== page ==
How do you actually carry out candidate moves when you play? I had a guy tell me that I should identify all of my candidate moves, then decide which move would be the the best move to make.

    My mind doesn't work like that very well because as I think about new moves Itend to forget about old moves. Instead I seem to do best by seeing a move that I like, th ...[text shortened]... ent enough moves, sometimes they hurt.

    In any case, how do you work out your candidate moves?
    In any case, how do you work out your candidate moves?


    JMHO - I write down what I think is the most promising of candidate moves and my analysis of each, but follow no more than 3 lines of play in a day, the same for the next day. With 7 days or more to make a move I usually pick a decent one, but never move in less than 5 days once in the middle or end game. Not a foolproof plan of course, but I've won a lot of games off the mistakes of others because they moved too fast.. In correspondence chess the tortoise will defeat the rabbit most of the time.
  6. 21 Jul '17 03:23
    Originally posted by @mchill
    In any case, how do you work out your candidate moves?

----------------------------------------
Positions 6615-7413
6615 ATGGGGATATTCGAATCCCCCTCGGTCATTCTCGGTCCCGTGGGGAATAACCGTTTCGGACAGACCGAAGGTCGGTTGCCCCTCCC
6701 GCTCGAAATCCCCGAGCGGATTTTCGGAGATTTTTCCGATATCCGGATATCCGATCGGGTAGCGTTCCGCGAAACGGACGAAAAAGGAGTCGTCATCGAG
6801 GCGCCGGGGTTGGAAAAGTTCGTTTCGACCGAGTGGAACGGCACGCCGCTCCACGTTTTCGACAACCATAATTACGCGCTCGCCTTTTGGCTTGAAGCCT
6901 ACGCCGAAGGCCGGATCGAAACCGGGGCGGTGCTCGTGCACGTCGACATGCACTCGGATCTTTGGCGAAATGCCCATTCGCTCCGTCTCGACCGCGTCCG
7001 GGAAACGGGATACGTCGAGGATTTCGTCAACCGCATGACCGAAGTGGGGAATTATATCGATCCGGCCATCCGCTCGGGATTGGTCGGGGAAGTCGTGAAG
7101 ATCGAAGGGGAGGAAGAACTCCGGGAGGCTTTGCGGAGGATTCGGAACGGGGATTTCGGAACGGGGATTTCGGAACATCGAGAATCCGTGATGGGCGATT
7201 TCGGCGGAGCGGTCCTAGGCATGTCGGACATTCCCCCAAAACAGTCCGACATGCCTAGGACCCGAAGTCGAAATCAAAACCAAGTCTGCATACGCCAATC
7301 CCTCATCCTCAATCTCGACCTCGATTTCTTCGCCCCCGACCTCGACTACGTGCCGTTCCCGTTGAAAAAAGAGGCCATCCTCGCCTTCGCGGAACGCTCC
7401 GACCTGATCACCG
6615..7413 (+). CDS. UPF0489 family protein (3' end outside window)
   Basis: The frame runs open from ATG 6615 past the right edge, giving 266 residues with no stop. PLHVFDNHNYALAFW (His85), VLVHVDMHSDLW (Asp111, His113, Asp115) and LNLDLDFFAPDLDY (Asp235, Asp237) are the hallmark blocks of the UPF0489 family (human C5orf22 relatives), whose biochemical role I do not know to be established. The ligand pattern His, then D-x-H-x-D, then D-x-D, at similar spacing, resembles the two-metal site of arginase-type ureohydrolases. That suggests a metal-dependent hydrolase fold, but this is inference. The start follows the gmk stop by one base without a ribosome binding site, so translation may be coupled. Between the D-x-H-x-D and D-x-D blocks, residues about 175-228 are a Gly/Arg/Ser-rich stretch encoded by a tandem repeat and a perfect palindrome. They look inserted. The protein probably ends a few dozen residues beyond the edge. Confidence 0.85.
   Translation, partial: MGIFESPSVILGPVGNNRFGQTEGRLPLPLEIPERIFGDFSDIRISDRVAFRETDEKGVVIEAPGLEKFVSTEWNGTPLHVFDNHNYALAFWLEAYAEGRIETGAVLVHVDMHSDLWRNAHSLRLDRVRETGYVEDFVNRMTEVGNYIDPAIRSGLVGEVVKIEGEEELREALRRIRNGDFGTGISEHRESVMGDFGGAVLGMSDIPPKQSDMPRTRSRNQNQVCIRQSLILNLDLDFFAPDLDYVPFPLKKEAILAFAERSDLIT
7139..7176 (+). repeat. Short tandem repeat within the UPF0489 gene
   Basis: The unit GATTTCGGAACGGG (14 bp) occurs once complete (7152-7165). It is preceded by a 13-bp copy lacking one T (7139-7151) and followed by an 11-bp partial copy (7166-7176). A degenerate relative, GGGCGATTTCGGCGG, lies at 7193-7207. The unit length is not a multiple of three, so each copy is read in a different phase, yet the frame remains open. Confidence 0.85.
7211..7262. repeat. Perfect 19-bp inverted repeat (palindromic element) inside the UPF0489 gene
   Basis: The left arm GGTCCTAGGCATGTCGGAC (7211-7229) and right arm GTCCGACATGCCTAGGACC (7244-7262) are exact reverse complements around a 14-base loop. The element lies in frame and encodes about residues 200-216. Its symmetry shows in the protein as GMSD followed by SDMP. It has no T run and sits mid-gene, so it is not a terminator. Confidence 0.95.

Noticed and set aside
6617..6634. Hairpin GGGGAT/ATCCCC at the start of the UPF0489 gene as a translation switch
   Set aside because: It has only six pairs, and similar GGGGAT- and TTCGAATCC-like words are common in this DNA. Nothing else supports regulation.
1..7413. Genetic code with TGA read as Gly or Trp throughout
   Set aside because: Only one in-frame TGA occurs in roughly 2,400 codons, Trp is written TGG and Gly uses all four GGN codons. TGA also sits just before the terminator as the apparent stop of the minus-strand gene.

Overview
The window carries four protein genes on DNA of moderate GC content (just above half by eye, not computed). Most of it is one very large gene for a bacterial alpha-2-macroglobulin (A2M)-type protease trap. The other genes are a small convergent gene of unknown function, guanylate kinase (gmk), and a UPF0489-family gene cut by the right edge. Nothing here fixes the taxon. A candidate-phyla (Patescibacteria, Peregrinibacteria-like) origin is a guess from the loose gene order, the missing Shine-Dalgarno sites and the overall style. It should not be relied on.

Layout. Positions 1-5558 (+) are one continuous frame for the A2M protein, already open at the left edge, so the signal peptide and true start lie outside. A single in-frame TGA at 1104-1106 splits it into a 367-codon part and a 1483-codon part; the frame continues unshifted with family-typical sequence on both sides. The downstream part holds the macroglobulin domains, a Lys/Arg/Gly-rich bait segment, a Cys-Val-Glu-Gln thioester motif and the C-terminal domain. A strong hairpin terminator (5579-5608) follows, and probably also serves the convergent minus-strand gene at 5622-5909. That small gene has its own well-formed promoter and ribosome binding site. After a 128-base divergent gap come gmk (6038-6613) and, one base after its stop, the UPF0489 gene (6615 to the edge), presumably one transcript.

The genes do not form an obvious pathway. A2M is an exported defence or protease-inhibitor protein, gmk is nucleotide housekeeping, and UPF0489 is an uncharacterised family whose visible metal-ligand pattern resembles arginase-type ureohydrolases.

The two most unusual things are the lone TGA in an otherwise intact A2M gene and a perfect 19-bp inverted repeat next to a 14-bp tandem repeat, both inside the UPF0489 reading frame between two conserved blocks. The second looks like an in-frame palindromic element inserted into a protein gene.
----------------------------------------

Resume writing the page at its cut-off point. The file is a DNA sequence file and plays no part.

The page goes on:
JMHO - I write down what I think is the most promising of candidate moves and my analysis of each, but follow no more than 3 lines of play in a day, the same for the next day. With 7 days or more to make a move I usually pick a decent one, but never move in less than 5 days once in the middle or end ...[text shortened]... y moved too fast.. In correspondence chess the tortoise will defeat the rabbit most of the time.
    Do you do anything like this while playing over the board?
  7. 21 Jul '17 15:36
    Originally posted by @eladar
    Do you do anything like this while playing over the board?
    No. I can't see something like that working in an OTB format anyway.
  8. 21 Jul '17 16:34
    Originally posted by @mchill
    No. I can't see something like that working in an OTB format anyway.
    What do you do in OTB games?
  9. 21 Jul '17 22:56 / 1 edit
    Originally posted by @eladar
    What do you do in OTB games?
    I left the OTB scene back in the mid 90's. When I did play OTB, I'd calculate as best I could within the time control, make my move, and write it down like everyone else. My USCF rating was about 1600.
  10. 21 Jul '17 22:58
    Originally posted by @mchill
    I left the OTB scene back in the mid 90's. When I did play OTB, I'd calculate as best I could within the time control, make my move, and write it down like everyone else. My USCF rating was about 1600.
    Did you identify all your good possible moves first then calculate each one? Or did you calculate one then look for another?
  11. 21 Jul '17 23:10
    Originally posted by @eladar
    Did you identify all your good possible moves first then calculate each one? Or did you calculate one then look for another?
    Did you identify all your good possible moves first then calculate each one?

    Yes, that's how I did it, though sometimes I wasn't as disciplined about it as I should have been.